By Michael Cook
As a journalist, I tend to be impatient with fussy terminological precision, a character flaw which occasionally raises the hackles of readers with more exacting standards. However, I do believe that terminology shouldn’t ever be fudged, especially in public debates over bioethical issues.
That’s why I was so disappointed to read this admission by Gerald Dworkin, an academic who has been lobbying with Compassion & Choices for assisted suicide in California. Professor Dworkin is the author of a 1998 book, Euthanasia and Assisted Suicide. Looking back, he admits that it was injudicious to use straightforward language in the book’s title:
“I should note that the use of the term ‘Physician-assisted suicide’ is now politically incorrect, for tactical reasons. I understand that the popular prejudice against suicide makes it more difficult to rally support for the bills I favor. And even some potential users of such measures object to their death-certificate reading ‘suicide’. But to list the cause of death, as many such bills do, as the underlying disease process seems to me simply a lie. What caused the person diagnosed with terminal cancer to die now, rather than somewhat later, is the secobarbital the patient took. But learning to keep silent about such terminological matters was only one of many lessons I had to learn.”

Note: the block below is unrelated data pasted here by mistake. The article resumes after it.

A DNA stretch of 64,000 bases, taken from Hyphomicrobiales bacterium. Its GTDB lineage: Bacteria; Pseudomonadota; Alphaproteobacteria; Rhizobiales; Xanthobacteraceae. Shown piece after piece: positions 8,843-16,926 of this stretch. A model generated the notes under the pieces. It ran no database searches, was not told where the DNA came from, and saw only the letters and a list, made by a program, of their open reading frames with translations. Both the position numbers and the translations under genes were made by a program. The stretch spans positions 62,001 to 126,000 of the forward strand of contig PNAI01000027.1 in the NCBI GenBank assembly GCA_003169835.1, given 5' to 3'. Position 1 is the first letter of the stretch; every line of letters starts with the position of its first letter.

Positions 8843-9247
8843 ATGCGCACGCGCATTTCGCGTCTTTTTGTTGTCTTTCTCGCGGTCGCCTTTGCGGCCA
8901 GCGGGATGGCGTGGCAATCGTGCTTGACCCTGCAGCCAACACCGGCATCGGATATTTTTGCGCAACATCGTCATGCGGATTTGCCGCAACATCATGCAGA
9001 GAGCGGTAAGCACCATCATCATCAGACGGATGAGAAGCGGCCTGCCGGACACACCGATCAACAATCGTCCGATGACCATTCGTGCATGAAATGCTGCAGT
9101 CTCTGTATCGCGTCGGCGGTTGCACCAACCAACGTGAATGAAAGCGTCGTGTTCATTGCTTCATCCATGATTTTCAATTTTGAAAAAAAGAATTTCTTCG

What a shame it is to win a debate by muddying the waters. As Samuel Johnson said, “It is more from carelessness about truth than from intentional lying, that there is so much falsehood in the world.”
Editor’s note. This appeared at bioedge.org and is reprinted with permission.